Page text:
Why my church is done singing David Haas’s songs

It’s not because we don’t believe in grace.
August 28, 2020
piano keyboard
Photo by Kyler Nixon on Unsplash

I find myself, from time to time, with a song running through my head:

Rejoice and be glad:
Blessed are you. Holy are you.
Rejoice and be glad:
Yours is the kingdom of God.

This song has anchored me through seasons of catastrophe for people at the margins of power. Its words, from Jesus’ beatitudes, remind me that those who suffer oppression are the bearers of God’s reign.

Now, when I sing “Blest Are They” I catch myself and wince.

The song I find myself humming was written by David Haas, a prolific Catholic songwriter whose influence extends to the Mennonite church I pastor. There are at least five Haas compositions that my church regularly sings as part of worship. Some people in my church refer to these as “heart songs.”

This summer, more than 40 women made credible allegations of sexual abuse against Haas. Some women described grooming behavior that began when they were as young as 14 years old. Others tell stories of groping, kissing, and other unwanted sexual advances. Other woman disclosed Haas’s manipulation and shaming when they resisted him. The abuse they allege spans decades.

The renewed efforts of the Me Too and Church Too movements helped ensure that these women’s accusations of sexual assault were taken seriously and addressed with swift consequences. Liturgical publisher GIA dropped Haas from its catalog. The Mennonite Voices Together hymnal project pulled Haas’s songs from its printed materials when they were in the final stages of production.

Meanwhile, congregations like mine have grappled with the betrayal of trust and the sense of loss that stem from Haas’s abuse. This struggle includes reconciling the excision of familiar songs with our central theological conviction—that all people need forgiveness.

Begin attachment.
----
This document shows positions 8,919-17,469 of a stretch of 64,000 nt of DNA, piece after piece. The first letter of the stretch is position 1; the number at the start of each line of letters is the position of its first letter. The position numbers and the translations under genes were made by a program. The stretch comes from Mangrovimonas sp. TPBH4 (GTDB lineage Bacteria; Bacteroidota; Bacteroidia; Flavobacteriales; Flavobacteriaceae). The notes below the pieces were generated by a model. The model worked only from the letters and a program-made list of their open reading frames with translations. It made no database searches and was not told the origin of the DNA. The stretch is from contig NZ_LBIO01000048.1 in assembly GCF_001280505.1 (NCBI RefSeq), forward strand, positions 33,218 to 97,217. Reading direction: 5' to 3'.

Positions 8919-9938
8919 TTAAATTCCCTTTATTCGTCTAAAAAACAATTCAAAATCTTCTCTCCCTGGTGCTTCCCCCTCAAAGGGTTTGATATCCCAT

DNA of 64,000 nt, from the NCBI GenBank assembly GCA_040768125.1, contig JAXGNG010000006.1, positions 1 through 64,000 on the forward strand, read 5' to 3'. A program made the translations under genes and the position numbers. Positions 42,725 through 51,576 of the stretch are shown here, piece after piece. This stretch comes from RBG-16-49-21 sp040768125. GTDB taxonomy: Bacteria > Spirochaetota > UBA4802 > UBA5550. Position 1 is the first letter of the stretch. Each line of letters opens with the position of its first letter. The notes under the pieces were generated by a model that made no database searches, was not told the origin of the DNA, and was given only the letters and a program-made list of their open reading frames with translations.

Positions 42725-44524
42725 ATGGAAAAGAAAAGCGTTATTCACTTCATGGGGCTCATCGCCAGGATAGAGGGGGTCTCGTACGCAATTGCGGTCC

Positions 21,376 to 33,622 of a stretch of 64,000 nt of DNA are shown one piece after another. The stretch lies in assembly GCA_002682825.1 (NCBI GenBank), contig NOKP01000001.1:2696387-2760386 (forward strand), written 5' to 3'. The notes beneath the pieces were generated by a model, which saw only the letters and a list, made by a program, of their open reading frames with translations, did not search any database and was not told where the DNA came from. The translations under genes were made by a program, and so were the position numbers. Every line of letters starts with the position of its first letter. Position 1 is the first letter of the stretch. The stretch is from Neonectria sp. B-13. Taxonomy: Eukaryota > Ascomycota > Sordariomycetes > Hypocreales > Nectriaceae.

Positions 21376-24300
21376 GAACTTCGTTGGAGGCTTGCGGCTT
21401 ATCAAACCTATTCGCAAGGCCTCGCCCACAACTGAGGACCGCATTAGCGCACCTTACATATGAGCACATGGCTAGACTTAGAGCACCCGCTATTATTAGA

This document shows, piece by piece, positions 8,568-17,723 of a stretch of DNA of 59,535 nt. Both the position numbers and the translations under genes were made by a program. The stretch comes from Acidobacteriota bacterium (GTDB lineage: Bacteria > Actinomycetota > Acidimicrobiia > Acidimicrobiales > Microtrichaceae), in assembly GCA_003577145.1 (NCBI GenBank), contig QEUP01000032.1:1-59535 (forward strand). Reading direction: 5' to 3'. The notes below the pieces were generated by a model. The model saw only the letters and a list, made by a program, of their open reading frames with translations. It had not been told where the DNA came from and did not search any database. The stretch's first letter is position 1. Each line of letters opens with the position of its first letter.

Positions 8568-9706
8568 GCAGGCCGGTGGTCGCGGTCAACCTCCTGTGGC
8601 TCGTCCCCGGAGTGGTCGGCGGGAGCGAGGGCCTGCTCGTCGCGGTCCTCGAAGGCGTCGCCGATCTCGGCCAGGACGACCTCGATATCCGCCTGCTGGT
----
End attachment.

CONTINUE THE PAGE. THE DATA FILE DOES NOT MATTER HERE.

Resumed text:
My church is painfully familiar with abusive and controlling behavior by male leaders. We watched in horror the avalanche of accusations against Catholic priests who sexually assaulted children and enjoyed the protection of calculated, systematic cover-ups of their crimes. Willow Creek founder Bill Hybels admitted to sexually abusing women connected to the church; later his mentor, Gilbert Bilezikian, was also caught in sexual misconduct.

In my tradition, theological giant John Howard Yoder spent decades sexually abusing women as part of a bizarre theological experiment. In every Christian tradition there are survivors of abuse by leaders in the church.

We know of high-profile abuses because of their impact on the finances and cultural cachet of their institutions. But there are hundreds of other survivors—of youth leaders and small-church pastors, of seminary professors and children’s ministers—whose pain is known only within their local communities.

Because of the monsoon of allegations over the previous decade, pastors find ourselves needing to help people in the pews navigate the process of removing books, music, liturgies, and Bible studies from our sources for spiritual formation—and to explain why we are taking these actions. It can be counterintuitive to church people, those of us who have gathered around a faith with the central premise that we are not as we ought to be, creatures held by boundless grace, to excise someone’s work so definitively from the congregation.